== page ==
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NYTimes article
Corrections
NYTimes - almost 10 years
A picture caption on April 22 with a review of ''The Grand Surprise: The Journals of Leo Lerman,'' misspelled the given name of the actress shown with Lerman in 1952. She is Luise Rainer, not Louise.
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NYTimes article
Life of the Party
NYTimes - almost 10 years
THE GRAND SURPRISE The Journals of Leo Lerman. Edited by Stephen Pascal. Illustrated. 654 pp. Alfred A. Knopf. $37.50. Leo Lerman once turned down an invitation from the king and queen of Spain so he could dine with the Condé Nast publishing magnate Donald Newhouse. Another time, he flatly rejected a ''Narcissus naked'' Yul Brynner, who was
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BOOKS OF STYLE; The Story Behind 'Who Are You Wearing?'
NYTimes - about 10 years
MADE FOR EACH OTHER Fashion and the Academy Awards. By Bronwyn Cosgrave. 320 pp. Bloomsbury USA. $32.50. MEN'S STYLE The Thinking Man's Guide to Dress. By Russell Smith.256 pp. Thomas Dunne Books, St. Martin's Press. $22.95. IT seems incredible in these days of ghoulish dissection of who wears what to the Oscars, to think that in 1929, the year of
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NYTimes article
Tripped Up at the Oscars
NYTimes - about 12 years
From the beginning, being the host of the Academy Awards ceremony has been a challenge. In 1931, Lawrence Grant, a British-born actor, forgot the name of a guest of honor. In 1959, the show ran short and Jerry Lewis had to ad-lib for 20 minutes. But some incidents are more memorable than others. 1937 -- George Jessel Makes Bette Davis Mad Davis was
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NYTimes article
Timeline
Learn about memorable moments in the evolution of Luise Rainer
    LATE_ADULTHOOD
  • 2014
    Age 104
    Rainer died on December 30, 2014, in London at the age of 104 from pneumonia.
    More Details Hide Details She was two weeks shy of her 105th birthday.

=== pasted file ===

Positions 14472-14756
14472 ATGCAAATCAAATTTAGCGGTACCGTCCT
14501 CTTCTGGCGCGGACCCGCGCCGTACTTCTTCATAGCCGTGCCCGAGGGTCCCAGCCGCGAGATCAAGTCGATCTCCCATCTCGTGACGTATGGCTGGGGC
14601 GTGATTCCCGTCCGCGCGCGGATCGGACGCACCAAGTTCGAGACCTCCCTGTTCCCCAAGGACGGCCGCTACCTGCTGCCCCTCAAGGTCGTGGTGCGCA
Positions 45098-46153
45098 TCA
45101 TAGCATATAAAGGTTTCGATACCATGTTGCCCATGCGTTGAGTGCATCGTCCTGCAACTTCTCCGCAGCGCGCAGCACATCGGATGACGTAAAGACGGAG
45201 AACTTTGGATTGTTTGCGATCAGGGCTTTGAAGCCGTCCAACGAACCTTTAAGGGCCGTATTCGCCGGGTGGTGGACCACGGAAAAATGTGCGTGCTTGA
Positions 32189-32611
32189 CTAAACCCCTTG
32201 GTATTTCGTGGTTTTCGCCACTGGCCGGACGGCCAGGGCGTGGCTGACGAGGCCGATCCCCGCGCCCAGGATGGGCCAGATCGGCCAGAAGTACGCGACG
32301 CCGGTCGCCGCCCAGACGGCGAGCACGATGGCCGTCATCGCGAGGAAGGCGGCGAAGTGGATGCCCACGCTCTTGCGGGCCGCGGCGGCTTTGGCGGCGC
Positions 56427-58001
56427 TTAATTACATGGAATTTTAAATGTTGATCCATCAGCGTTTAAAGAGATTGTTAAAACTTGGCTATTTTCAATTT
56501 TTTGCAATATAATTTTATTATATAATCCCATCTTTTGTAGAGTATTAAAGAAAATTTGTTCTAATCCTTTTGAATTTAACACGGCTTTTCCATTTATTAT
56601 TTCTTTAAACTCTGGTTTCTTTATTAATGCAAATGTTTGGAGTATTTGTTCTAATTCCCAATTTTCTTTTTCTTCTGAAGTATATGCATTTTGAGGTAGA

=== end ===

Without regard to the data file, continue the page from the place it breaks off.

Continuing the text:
• 2011
    Age 101
    In 2011, she was initially rejected by the jury (Senta Berger, Gero Gandert, Uwe Kammann, Dieter Kosslick and Hans Helmut Prinzler) despite being nominated.
    More Details Hide Details A prolonged campaign started in October 2010, led by music executive Paul Baylay, who had noticed Rainer's omission on the Boulevard. Baylay campaigned in Germany, lobbying press and politicians to support the campaign to have the actress and her work recognised. The campaign was supported by the Central Council of Jews. In August 2011, the Boulevard der Stars finally relented, acknowledging the Facebook, email and letter campaign led by Baylay had been key in their decision to awarding an extra star to Rainer.
    Her star was among the twenty-first issued in 2011 and followed twenty that were issued in 2010.
    More Details Hide Details The star was issued as an exception and was not without controversy. Rainer had been forgotten when the Boulevard der Stars opened in 2010, despite being Germany's only Academy Award winning actress.
    On September 5, 2011, Rainer travelled to Berlin to receive a star on the Boulevard der Stars.
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  • 2010
    Age 100
    In April 2010, she returned to Hollywood to present a TCM festival screening of The Good Earth, accompanied by an interview with host Robert Osborne.
    More Details Hide Details Rainer has a star on the Hollywood Walk of Fame at 6300 Hollywood Boulevard.
    On January 12, 2010, Rainer celebrated her centenary in London.